CALISTOGA, Calif. -- Wines from Spain are selling better than their French counterparts in supermarkets, according to a new report examining sales figures for the first half of 2003 -- a period that included the controversy over France's opposition to the U.S.-led invasion of Iraq.
Some industry observers believe the numbers reflect the exploitation by wine importers from smaller countries like Chile and Australia of the possible reluctance of Americans to buy French products.
An analysis by Wine Market Report shows French wine volume sold in U.S. supermarkets fell 15.5% in the first half of the year, compared to the same period a year earlier, while Spanish wine sales rose 20.5% in the first half from a year earlier. Unlike France, Spain backed the war in Iraq.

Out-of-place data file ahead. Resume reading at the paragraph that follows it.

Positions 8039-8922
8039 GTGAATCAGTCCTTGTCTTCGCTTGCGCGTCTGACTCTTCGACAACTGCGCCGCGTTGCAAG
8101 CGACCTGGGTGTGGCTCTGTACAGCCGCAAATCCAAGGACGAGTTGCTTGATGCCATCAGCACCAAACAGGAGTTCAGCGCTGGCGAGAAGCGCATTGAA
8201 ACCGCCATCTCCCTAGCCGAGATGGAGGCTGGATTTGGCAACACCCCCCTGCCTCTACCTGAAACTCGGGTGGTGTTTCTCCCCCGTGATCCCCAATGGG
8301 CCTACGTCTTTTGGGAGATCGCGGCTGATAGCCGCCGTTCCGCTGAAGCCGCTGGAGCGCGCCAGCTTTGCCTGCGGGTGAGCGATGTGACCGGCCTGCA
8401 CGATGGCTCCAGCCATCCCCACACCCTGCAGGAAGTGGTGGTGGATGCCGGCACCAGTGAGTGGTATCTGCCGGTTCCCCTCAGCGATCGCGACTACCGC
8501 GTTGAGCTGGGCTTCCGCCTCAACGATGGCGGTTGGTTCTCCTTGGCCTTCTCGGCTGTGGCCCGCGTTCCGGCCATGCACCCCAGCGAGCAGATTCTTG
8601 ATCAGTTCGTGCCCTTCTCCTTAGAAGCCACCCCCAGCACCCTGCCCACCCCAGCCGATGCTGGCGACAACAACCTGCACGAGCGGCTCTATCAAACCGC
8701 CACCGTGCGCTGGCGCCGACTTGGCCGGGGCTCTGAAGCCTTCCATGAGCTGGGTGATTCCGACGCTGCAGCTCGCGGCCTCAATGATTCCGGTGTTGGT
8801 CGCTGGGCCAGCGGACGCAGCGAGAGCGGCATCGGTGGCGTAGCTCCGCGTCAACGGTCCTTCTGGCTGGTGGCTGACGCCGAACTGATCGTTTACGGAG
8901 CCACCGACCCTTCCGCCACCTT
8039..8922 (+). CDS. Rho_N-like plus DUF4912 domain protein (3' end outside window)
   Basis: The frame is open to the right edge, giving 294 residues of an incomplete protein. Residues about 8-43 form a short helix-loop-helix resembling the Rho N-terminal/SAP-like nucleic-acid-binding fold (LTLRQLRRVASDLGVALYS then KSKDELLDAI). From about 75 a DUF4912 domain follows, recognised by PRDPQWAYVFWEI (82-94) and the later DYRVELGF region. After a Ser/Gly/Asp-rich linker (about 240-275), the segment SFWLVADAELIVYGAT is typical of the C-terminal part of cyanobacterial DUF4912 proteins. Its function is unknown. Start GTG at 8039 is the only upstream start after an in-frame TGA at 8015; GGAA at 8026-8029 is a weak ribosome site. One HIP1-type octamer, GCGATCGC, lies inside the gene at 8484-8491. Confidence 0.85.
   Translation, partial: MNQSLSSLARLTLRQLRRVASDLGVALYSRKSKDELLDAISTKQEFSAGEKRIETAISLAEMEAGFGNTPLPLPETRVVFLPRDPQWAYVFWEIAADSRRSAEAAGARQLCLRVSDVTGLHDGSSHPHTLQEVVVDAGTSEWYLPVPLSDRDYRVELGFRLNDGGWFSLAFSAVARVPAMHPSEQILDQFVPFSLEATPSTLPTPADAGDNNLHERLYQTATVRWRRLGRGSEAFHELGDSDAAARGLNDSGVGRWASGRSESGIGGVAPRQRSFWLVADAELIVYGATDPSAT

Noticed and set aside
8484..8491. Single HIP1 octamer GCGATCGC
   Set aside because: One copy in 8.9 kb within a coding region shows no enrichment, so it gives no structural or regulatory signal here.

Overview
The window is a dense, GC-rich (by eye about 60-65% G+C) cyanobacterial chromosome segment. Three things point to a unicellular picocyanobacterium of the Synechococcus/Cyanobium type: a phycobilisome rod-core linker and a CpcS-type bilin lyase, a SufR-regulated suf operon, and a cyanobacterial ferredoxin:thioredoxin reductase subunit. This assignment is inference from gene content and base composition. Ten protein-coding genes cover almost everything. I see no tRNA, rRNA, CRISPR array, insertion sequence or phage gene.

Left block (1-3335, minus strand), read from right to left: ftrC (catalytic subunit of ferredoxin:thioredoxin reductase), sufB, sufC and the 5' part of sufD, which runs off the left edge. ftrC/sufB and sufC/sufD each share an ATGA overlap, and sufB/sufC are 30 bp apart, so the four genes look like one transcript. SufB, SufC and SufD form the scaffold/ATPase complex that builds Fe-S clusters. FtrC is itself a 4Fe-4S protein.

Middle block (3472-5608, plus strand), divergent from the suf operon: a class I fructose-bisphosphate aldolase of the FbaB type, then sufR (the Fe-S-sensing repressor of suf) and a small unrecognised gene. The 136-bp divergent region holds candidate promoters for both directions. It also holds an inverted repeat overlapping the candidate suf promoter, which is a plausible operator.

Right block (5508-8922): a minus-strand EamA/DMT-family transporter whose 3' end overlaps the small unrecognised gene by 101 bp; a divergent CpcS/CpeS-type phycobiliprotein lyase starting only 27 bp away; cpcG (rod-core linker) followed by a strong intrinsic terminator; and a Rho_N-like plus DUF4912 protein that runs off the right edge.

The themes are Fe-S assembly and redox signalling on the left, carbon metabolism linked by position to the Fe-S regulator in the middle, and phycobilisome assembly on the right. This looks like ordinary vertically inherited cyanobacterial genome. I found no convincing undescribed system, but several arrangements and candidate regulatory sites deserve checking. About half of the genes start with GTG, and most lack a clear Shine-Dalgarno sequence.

Wine buyer Nancy Pahlman of Andronico's Markets, Albany, Calif., downplayed the figures, saying, Spanish wine has been growing for months, and "there's also a lot of Chilean" movement.
"We haven't seen any big drop-off in French," she said.
Pahlman noted Spanish wine has a smaller volume than French, so on a relative level, growth rates for Spanish bottles would appear higher anyway.